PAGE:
During my exchange, I did a number of activities with CAUC, such as go skiing for the first time in my life on the fields near Santiago. I also walked in the snow on a group trip to the Cordillera (Andes) and camped by a river surrounded by mountains. I also cooked sushi and went clubbing with them. It’s a good way to get to know others though most were other foreigners. Other small trips I did on my own account, alone or with friends from the university, and one such trip was to Valparaíso, the famous Chilean port full of colour and history, and the neighbouring Viña del Mar to see what Chile had to offer in terms of beaches. Together with my Costarican friend we walked the amazingly colourful streets of Valparaíso filled with artistic floor to ceiling grafiti and visited one of Pablo Neruda’s (one of Chile’s nobel prize winners for literature and an adored cultural icon) three houses – La Sebastiana, a ramshackle multi-story delight filled with random and charming ship bric-a-brac which the Chilean writer collected. His house in Santiago; La Chascona is another example of his somewhat romanticized facination with the mariners life though he himself almost never sailed on ships.


To those of you who are debating where to go on exchange, I will be honest when I say that Chile was not my first option. Colombia was. I researched various universities in Bogotá and Medellín and when they didn’t work out I shifted my attention to Buenos Aires whose well known public university ‘UBA’ – Universidad de Buenos Aires – did not offer linguistics. After that point I settled for Monash University’s only partner university in the whole of Spanish speaking South America: La Universidad Católica de Chile. It was an excellent decision and to this day Chile remains among my top two favourite countries in South America with friendly people, a strong economy, good standard of living and a system and infrastructure that work very well. From the wide open spaces and soft pastel-like hues of a desert sunset in the Atacama to the lush valleys and rivers, glaciers and fjords of the Carretera Austral and on to the ferocious and hostile beauty of the Torres del Paine, the newly named 8th wonder of the world in far southern Patagonia, Chile really is South America’s little known treasure and must see destination for all intrepid and curious adventurers. I travelled it from north to south and would enthusiastically encourage others to follow in my footsteps, and make a few of their own.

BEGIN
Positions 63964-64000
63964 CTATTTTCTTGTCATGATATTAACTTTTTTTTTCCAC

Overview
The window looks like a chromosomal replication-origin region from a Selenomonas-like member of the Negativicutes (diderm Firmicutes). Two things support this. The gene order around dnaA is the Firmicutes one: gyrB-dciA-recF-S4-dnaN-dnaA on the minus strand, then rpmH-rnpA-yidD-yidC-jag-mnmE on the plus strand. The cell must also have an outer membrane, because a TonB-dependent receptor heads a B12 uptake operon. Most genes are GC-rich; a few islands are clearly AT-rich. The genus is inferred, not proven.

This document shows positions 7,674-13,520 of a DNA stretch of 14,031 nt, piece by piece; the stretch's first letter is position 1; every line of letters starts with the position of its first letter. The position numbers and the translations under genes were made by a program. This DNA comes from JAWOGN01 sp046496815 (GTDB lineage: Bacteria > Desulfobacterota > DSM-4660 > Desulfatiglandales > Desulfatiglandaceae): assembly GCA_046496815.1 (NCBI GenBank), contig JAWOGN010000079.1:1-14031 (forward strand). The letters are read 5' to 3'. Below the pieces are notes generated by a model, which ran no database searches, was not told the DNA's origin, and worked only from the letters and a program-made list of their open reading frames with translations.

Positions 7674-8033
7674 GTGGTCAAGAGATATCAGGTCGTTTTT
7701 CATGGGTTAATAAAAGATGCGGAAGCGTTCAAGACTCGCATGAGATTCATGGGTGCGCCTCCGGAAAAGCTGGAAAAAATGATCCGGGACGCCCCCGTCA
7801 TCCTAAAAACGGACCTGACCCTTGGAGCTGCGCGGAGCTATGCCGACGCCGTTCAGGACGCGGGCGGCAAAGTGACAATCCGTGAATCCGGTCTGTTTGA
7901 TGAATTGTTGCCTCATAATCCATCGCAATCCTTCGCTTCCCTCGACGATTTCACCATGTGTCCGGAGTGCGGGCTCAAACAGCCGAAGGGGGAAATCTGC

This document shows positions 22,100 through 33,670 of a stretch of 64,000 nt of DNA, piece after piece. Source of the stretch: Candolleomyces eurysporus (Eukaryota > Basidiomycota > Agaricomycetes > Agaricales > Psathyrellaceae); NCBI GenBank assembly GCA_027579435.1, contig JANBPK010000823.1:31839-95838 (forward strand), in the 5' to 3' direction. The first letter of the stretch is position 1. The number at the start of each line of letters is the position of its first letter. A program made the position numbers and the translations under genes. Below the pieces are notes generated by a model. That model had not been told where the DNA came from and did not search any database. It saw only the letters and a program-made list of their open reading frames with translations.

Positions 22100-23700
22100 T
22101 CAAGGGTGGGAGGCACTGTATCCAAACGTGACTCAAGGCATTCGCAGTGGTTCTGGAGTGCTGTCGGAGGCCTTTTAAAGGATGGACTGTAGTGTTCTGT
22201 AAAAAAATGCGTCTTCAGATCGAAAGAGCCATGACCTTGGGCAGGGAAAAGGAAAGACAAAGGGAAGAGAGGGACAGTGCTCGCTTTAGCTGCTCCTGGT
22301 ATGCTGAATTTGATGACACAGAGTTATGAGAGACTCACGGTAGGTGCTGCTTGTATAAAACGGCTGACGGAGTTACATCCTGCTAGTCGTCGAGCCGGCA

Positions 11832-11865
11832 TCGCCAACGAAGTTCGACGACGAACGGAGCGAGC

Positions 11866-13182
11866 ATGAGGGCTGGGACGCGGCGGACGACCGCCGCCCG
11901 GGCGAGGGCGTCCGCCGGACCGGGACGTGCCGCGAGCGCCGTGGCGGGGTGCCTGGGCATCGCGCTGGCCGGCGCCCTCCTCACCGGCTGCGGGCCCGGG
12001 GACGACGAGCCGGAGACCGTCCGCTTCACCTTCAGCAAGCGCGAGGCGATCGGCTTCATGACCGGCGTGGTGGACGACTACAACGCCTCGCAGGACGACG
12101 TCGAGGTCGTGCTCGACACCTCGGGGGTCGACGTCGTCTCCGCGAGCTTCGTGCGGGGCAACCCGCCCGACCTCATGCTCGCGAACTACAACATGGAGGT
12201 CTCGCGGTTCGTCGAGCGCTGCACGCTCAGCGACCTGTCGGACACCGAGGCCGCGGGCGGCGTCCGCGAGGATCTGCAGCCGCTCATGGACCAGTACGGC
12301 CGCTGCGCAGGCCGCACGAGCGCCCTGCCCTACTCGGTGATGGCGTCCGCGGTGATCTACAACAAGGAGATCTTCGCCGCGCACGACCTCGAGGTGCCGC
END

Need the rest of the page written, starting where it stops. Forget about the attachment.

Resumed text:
My trip lasted a total of 13 months, from January 2013 through to March 2014 and included six months of travel through Chile, Argentina, Uruguay, Bolivia and Peru. My actual exhange was less than five full months but it was an unforgettable experience within the context of my larger travels. Remember, Chile’s semesters coincide with those of Australian universities meaning that the summer months from late November through to early March are available for travel. After my exchange, I took advantage of the warm months to visit both the Chilean and Argentinean Patagonia which are less accessible in winter. From there, I scrambled madly to the other end of the continent and spent six weeks in Colombia, the country I had initially planned to study in.

All of this was made possible with the help of certain individuals and organisations not least of which was Monash University. Even if at the time they only had one exchange partner university in Spanish-speaking South America, it was an excellent one and after one false start applying to do the exchange at the University of Chile only to find there no longer existed an agreement, all went smoothly. I received a scholarship from Monash Abroad to help with the cost of flight, visas and enrolment.


From the wide open spaces and soft pastel-like hues of a desert sunset in the Atacama to the lush valleys and rivers, glaciers and fjords of the Carretera Austral and on to the ferocious and hostile beauty of the Torres del Paine, the newly named 8th wonder of the world in far southern Patagonia. Chile really is South America’s little known treasure and must see destination for all intrepid and curious adventurers.


I must also extend my gratitude to the Walter Mangold Trust. I applied for a scholarship and was successful and in being awarded the scholarship I was able to cover a large portion of my daily living costs during the period of exchange in Santiago. The people were responsive and efficient and understanding of my erratic and protracted return to Australia and they were a part of what made the whole experience possible.

But finally, I must thank my auntie Karen who died of cancer in 2010, leaving me a sum of money which, together with my own savings, was to become the seed capital for this adventure and make it into the life changing experience that it was. I cannot think of a better way to remember her than to have spent the money doing something which taught me another language and led me into the path of so many wonderful people.